Way back in 2021, Haf Weighton led a workshop through TextileArtist.org‘s Stitch Club on on architectural layering. I really like Haf’s work, and had done another workshop with her previously. This project is actually still in the works, but I needed to make a proof of concept, so to speak, and I’ve been told that it in itself is worthy, hence this post. I based it on a photograph by Daniel Andis (with permission) of the Culbertson Mansion in New Albany, Indiana.
I veered off from Haf’s original workshop, testing if I could use a frixion pen to trace an image after applying clear gesso to some yellow canvas. Though, truth be told, I began this project so many months ago that I may have used the pen before the gesso. (Now I think I will have to test again and see if there is a difference.) Then, I added the colors on top. The iron did remove the ink, and didn’t damage the colors, so yay! I enjoyed this style of mixed media quite a lot.
To add the colors, I lightly colored with Derwent watercolor pencils my brother donated to me decades ago and carefully ran a wet paintbrush over them to blend them in.
As a simple proof of concept, I was not worried about perfect stitching. And the wonkiness grew on me a little by the end anyway. My stitches are mostly back stitching or even just long lengths straight up the edges of the walls or across the roof lines. All very basic, which adds a bit of a naive look, I think.
I wanted to add some spring flowers cropping up in the yard as they may have well before the days of lawnmowers. The Culbertson Mansion was built in the 1860s after all. These are just little rayon purple colonial knots, rayon yellow cross stitches, and a few tiny stitches of quilting thread green. I don’t know that they really added to the piece, but I enjoyed imaging the yard full of color.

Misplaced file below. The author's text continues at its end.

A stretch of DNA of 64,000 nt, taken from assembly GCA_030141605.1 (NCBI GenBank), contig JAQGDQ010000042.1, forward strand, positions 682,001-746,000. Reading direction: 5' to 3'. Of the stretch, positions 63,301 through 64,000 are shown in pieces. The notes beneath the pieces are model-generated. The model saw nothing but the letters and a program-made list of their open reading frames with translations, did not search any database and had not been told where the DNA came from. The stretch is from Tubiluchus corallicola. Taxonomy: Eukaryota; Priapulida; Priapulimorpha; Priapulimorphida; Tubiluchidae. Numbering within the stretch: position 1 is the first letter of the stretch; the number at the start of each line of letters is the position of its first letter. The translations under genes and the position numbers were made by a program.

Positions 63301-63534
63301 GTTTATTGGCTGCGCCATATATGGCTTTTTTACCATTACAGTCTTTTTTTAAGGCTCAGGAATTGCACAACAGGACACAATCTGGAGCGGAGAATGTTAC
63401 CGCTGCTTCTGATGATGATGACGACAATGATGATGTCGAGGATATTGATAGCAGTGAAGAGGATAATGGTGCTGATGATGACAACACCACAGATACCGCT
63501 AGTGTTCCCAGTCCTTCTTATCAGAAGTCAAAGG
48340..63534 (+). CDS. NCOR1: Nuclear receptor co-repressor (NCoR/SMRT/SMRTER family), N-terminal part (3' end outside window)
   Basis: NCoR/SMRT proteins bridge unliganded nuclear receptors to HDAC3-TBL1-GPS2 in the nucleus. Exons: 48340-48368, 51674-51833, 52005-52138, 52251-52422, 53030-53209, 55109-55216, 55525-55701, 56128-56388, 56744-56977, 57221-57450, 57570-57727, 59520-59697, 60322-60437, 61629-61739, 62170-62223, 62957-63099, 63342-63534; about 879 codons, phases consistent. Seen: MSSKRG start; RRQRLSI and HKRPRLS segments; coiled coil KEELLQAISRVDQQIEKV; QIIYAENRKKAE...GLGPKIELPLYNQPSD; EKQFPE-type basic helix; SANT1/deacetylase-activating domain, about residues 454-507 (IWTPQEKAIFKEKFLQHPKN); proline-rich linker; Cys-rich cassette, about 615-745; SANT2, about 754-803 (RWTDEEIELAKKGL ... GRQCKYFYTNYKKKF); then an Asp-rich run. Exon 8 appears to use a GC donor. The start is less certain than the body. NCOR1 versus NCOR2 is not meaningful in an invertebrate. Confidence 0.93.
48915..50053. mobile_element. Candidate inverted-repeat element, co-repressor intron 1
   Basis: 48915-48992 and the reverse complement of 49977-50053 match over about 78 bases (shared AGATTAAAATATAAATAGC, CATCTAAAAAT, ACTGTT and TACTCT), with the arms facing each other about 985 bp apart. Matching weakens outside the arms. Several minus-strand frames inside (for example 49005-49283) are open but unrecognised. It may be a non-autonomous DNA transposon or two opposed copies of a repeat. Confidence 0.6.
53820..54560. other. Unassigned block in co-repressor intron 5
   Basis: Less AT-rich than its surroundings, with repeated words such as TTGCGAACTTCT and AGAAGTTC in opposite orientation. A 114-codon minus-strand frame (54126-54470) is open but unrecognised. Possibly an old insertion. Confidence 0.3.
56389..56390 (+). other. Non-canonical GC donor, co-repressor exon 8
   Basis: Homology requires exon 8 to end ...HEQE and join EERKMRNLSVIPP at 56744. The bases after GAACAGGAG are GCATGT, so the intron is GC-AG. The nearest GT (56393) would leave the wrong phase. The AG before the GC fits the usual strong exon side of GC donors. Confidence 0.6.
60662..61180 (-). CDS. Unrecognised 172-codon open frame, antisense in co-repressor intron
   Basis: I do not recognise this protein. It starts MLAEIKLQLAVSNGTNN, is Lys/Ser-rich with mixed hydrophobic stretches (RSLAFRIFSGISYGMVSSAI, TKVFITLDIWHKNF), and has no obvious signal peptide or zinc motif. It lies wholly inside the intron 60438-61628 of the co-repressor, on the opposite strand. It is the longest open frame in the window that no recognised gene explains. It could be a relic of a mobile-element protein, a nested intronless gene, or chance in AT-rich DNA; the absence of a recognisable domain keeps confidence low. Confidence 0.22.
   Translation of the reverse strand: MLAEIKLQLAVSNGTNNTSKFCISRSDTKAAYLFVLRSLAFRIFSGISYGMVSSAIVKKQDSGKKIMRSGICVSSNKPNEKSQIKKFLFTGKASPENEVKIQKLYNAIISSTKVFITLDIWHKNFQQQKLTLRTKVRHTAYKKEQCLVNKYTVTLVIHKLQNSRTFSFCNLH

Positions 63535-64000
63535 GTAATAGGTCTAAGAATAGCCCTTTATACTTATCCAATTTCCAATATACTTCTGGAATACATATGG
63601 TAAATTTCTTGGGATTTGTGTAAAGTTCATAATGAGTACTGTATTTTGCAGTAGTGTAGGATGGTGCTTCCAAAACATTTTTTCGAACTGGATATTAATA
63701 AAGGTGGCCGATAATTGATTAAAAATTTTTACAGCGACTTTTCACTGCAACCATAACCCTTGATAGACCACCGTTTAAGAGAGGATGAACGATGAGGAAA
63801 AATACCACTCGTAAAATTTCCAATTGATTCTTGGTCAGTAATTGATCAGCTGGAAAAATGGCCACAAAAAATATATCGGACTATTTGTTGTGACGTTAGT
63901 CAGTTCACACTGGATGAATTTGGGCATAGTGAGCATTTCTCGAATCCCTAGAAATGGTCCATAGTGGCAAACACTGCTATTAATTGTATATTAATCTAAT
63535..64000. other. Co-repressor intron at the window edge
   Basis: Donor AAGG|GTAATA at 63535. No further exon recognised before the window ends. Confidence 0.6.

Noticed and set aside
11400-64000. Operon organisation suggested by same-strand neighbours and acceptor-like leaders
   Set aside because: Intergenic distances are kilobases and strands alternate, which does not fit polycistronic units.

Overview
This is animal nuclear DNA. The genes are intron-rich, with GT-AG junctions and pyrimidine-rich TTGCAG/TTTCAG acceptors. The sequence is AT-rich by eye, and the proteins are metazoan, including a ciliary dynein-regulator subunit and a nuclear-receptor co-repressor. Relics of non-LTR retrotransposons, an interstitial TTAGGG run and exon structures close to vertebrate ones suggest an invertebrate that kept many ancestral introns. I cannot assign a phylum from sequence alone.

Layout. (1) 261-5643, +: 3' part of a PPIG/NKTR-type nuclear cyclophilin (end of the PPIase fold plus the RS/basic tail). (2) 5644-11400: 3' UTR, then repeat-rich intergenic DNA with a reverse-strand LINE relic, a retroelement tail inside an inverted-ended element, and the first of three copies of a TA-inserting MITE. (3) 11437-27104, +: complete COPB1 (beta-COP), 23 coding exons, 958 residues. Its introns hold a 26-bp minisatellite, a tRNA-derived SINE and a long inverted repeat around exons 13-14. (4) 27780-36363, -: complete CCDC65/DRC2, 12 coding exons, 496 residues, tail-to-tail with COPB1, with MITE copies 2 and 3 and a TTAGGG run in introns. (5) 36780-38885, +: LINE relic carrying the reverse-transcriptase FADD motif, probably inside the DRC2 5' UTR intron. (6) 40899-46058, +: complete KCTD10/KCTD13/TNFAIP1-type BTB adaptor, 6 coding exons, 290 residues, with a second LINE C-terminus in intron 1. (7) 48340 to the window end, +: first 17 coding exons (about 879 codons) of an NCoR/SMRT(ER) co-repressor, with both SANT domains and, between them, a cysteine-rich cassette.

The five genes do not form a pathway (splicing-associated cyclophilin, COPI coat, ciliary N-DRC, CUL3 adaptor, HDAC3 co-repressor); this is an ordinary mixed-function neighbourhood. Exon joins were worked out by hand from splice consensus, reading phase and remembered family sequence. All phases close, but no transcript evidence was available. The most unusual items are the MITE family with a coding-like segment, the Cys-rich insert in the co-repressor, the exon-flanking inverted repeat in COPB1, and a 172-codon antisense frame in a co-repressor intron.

The green blended in so well that I signed (blurred out) and dated it in the corner without calling attention to it. By the way, I hate the physical act of signing the work I do; I find it so annoying! But, I do want to record the year. And if I am adding the year, I might as well add my name. So I have found the quickest way for me to do that: a combination of straight and fly stitching. For instance, the 2 is made of an asymmetrical fly stitch for the curve, and a straight stitch for the line. The 0 is made of two symmetrical fly stitches, mirrored top and bottom. And the 3 this year is made with two stacked fly stitches. Much easier and faster than trying to do a stem or outline or backstitch and all that. Plus, I can get the signature to be super tiny. This one is only 1/8th of an inch in height!
For being generous enough to allow me to use the photograph (posted with permission) in my work, I’ve sent this proof of concept on to the photographer. I hope to develop the Culbertson Mansion further in a new project and have dedicated one of my Working Boxes to it’s temporary storage as I build the courage up to bring it to life.